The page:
In the wake of last week’s Florida school shooting, S.C. law enforcement officers and legislators are calling for a new law targeting people, including youth, who threaten schools.
A bill, which won approval from a Senate panel Thursday, would make it a crime to threaten to cause damage, injury or death with a “dangerous weapon or instrument” at a school.
The bill is a response to a trend of troubled youth committing school shootings, said its sponsor, state Sen. Sandy Senn, R-Charleston.
The goal is “to try to take kids that are mentally unstable — they’re just angry; they don’t think things through — ... and get a way to stop them” before they hurt others and themselves, she said.
The bill would allow law enforcement to arrest and question someone who, for example, posts a threat to “shoot up” a school on social media. Officers can do that now, but current laws do not adequately fit the crime and carry less severe penalties, the bill’s supporters say.
Under current law, a student who threatens a school sometimes is charged with disturbing schools, a controversial law that also applies to far less serious behaviors, or unlawful communications, according to Jarrod Bruder with the S.C. Sheriff’s Association.
The lack of a clear law addressing school threats could lead to a courtroom debate over which charge is the most appropriate, Bruder said. “At the end of the day, we need to have a statute that squarely and adequately addresses this issue.”
The proposal also creates a serious enough charge that anyone arrested would have to go before a judge who could order a mental health evaluation or other services, Senn said.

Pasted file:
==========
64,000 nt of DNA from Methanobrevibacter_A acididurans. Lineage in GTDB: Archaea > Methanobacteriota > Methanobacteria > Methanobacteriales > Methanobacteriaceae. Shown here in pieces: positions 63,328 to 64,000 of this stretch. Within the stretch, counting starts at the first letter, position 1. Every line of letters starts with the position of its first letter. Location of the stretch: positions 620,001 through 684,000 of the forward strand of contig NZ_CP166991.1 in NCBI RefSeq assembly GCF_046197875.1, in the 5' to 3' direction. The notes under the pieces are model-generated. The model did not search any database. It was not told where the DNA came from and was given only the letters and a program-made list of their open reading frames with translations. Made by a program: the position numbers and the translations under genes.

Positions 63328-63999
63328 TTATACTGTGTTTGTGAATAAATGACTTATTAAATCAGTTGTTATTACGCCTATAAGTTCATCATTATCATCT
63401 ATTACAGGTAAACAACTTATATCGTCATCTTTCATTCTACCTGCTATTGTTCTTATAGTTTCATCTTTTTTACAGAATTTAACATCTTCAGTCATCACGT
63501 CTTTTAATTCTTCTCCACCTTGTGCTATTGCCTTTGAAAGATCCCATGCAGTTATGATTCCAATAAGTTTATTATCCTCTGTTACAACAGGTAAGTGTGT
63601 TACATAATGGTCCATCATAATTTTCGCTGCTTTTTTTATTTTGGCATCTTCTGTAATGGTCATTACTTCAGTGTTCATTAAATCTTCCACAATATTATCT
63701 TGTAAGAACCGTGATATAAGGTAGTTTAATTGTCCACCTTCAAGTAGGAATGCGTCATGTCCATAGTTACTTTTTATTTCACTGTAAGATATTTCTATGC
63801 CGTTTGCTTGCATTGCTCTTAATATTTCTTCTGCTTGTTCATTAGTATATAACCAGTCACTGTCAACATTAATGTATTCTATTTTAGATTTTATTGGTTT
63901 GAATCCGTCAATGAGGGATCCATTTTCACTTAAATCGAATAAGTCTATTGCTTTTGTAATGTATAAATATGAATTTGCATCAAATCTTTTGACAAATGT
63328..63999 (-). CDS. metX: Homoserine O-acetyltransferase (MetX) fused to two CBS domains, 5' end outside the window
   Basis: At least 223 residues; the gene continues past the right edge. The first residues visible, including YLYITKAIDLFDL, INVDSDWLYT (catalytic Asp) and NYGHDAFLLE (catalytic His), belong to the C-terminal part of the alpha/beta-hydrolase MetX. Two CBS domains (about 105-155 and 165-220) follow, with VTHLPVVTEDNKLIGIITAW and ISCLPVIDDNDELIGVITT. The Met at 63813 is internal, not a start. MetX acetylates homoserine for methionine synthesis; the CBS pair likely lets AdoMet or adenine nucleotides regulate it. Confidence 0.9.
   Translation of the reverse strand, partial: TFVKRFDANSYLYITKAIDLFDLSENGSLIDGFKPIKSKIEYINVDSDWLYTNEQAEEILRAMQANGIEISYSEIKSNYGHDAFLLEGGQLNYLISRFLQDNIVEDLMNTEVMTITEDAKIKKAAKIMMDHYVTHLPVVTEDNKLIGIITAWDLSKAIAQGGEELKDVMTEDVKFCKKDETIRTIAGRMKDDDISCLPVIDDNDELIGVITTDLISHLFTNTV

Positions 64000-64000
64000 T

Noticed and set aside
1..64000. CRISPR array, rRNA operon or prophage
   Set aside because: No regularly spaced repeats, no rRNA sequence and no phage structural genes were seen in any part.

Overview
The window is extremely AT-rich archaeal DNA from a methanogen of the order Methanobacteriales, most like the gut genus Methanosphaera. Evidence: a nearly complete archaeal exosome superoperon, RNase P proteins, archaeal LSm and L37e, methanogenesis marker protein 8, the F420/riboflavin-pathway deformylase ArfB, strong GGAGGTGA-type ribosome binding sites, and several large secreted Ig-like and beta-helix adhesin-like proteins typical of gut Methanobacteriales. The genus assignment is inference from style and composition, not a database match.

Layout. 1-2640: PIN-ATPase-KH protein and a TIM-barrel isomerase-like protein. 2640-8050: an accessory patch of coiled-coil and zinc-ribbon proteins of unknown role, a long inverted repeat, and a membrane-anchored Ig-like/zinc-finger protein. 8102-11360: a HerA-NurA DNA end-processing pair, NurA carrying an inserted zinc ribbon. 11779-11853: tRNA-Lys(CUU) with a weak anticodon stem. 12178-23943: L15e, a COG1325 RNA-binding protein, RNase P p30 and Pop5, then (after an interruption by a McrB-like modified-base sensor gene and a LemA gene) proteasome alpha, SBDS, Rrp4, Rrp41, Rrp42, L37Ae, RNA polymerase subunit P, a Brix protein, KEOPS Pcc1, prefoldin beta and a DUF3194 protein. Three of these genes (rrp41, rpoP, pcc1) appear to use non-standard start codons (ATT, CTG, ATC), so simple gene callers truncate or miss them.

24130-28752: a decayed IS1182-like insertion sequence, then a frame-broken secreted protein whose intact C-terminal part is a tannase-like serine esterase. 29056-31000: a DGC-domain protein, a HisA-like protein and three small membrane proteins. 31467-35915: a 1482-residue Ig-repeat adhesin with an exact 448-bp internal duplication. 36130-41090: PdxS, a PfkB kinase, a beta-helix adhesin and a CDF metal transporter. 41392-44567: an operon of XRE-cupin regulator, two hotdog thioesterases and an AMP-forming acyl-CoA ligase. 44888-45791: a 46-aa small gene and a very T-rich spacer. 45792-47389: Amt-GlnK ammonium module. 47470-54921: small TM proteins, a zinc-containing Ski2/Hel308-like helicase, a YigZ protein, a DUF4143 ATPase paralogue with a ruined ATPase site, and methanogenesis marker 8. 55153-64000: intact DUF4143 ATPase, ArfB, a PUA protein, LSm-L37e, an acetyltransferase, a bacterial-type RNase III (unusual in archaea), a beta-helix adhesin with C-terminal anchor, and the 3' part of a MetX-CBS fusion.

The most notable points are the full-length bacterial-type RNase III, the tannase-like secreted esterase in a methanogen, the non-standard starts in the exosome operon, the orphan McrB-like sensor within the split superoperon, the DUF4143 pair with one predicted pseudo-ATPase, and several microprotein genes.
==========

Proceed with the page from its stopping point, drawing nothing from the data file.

The debate on the bill comes as Midlands police have made several arrests for threats against schools in the wake of the Parkland, Fla., school shooting last week.
The legislation would make it a misdemeanor to threaten a school with a dangerous weapon or instrument, punishable by up to a $2,000 fine and two years in prison. A threat that results in damage to property — also a misdemeanor — would be punishable by up to a $3,000 fine and three years in jail.
A threat resulting in injury or death would be a felony. Offenders would face a fine of up to $5,000 and five years in jail as well as other charges.
The bill now heads to the full Senate Judiciary Committee, where there will be an effort to define a “credible threat.”
That definition is a concern for state Sen. Marlon Kimpson, D-Charleston, who supports the legislation, but warned lawmakers against “prosecuting children for child’s play.”
“I am on board with the intent of the legislation, but, as you know, we have an issue with school-to-prison pipelines,” he said.
State Sen. Gerald Malloy, D-Darlington, said the state needs a law “with teeth in it” to address threats. But he questioned how threats would be defined and whether existing laws are sufficient.
Malloy also said the law does not focus on the underlying issues that cause youth to threaten their classmates and school.
“What about that child? There is something going on there that we, in this state, have not done enough.”